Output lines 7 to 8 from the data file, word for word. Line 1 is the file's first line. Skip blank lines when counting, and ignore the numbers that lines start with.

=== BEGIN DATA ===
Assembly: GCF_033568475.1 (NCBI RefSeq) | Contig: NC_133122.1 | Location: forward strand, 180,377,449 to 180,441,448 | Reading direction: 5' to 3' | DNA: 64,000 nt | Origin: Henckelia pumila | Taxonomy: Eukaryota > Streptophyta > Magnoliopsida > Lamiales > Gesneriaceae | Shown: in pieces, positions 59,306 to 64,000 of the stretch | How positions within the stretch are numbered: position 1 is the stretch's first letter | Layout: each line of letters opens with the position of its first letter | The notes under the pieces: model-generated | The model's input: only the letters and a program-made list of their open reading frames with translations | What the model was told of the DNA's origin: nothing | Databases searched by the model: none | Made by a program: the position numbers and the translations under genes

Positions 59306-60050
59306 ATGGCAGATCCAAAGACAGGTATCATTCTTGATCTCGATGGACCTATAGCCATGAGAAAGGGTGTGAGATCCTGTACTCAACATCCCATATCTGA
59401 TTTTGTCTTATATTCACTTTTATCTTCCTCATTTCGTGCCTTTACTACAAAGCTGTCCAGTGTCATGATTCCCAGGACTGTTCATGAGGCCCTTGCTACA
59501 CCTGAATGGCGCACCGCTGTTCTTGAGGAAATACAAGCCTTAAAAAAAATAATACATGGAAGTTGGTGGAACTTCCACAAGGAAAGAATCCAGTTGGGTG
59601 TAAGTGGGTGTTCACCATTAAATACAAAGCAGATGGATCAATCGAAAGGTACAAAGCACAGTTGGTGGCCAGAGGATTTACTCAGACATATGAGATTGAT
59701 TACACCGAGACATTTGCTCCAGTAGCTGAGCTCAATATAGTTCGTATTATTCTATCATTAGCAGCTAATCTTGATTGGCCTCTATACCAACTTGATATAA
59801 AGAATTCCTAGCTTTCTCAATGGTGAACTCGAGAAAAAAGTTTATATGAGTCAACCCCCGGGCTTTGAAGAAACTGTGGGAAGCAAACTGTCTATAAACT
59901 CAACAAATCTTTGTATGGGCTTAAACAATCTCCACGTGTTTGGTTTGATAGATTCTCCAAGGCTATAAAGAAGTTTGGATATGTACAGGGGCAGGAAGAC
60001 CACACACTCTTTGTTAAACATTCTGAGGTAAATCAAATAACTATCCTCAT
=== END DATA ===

59701 TACACCGAGACATTTGCTCCAGTAGCTGAGCTCAATATAGTTCGTATTATTCTATCATTAGCAGCTAATCTTGATTGGCCTCTATACCAACTTGATATAA
59801 AGAATTCCTAGCTTTCTCAATGGTGAACTCGAGAAAAAAGTTTATATGAGTCAACCCCCGGGCTTTGAAGAAACTGTGGGAAGCAAACTGTCTATAAACT